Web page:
You are happy that your friend is coming to visit at last, but it will take some preparation and your routines will be disrupted, and you feel a bit nervous, because you won’t be able to… But then the friend cancels and you are terribly disappointed and a bit cross and immediately forget the reservations and try to reschedule?

Or you just always seem to be only interested in the chase – for the thing (new toy, purchase, acquisition), the person (contact, relationship, follower), or the experience (holiday, job, thrill, adventure) and when you have acquired it, you have to move on to chase after the next thing?

It can be anything – a job, a partner, a home, a holiday – something you dreamed of, worked for and love, but yet there’s a dissatisfaction – a sense of it not being enough maybe? To think it is ‘not enough’, that he or she ‘is not enough’ sounds like an insult and feels like a bad thought, so you don’t say it; but what is it really?

Why the conflicting thoughts, or uncertainty or ambivalent feelings?

Could it be a healthy, mature result of a broad openness that sees possibilities and opportunities, by removing limitations of ‘either/or’ and welcoming ‘both/and’ options?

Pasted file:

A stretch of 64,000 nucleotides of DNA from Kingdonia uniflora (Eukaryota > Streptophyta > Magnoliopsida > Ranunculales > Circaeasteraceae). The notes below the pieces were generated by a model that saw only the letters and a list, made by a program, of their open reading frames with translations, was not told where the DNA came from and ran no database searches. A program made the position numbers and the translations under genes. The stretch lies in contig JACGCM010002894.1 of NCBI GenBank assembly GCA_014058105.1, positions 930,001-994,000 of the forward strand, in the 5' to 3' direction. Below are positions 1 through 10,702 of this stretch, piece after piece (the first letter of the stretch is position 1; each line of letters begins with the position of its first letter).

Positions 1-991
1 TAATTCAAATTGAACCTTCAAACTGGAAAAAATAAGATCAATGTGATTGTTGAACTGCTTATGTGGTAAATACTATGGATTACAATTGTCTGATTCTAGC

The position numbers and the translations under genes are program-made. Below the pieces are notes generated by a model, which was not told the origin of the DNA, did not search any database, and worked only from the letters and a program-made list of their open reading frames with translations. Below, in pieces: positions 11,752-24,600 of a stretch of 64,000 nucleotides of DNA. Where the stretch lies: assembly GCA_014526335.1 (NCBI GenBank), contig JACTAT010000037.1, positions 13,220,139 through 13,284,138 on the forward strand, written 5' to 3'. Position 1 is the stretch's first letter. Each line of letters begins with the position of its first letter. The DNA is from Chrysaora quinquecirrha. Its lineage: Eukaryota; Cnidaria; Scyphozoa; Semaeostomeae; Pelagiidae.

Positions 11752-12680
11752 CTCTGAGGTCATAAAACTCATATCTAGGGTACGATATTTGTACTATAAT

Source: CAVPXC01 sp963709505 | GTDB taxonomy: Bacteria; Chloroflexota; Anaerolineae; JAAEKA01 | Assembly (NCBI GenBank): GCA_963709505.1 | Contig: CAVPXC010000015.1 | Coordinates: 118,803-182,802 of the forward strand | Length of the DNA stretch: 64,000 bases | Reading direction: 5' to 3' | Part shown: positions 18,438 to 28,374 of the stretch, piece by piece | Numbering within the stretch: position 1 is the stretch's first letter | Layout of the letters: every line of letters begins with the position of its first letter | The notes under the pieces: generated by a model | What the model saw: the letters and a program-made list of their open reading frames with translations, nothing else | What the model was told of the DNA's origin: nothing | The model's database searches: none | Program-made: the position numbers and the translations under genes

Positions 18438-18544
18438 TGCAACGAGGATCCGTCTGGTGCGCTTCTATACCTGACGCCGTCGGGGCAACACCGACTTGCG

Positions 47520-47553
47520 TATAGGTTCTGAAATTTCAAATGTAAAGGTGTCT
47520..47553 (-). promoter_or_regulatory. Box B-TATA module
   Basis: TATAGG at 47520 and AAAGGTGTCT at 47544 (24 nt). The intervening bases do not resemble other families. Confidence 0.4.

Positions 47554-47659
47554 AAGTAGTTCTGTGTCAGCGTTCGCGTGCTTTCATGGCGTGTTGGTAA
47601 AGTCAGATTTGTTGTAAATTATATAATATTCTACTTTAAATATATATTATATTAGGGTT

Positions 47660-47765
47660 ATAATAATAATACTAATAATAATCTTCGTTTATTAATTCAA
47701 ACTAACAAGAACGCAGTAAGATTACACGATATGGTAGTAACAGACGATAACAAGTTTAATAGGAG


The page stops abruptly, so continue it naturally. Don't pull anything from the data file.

Or could it be a healthy motivating force, that keeps us growing, moving forward, learning, searching and working to improve our environments, our situations and the world in which we live?

Or could it be an immature response – a self-centred focus on immediate personal gratification, without any commitment to any work or sacrifice?

Or is it society conditioning you to be a target/materialistic/status oriented person, that keeps you dissatisfied with the present and hankering after a promised future with ‘more’?

Or is it just impossible to really know what you actually want, in your heart of hearts?

Personally I am frequently aware of my own ambivalence in so many situations of life, particularly in the thousands of choices I make within each day.

I want it and I don’t. It’s never quite right. Or I just have no idea what I want, because I am more aware of what I think you think I should want! Maybe my ambivalence is purely a result of insecure childhood attachments and lack of safety or certainty growing up?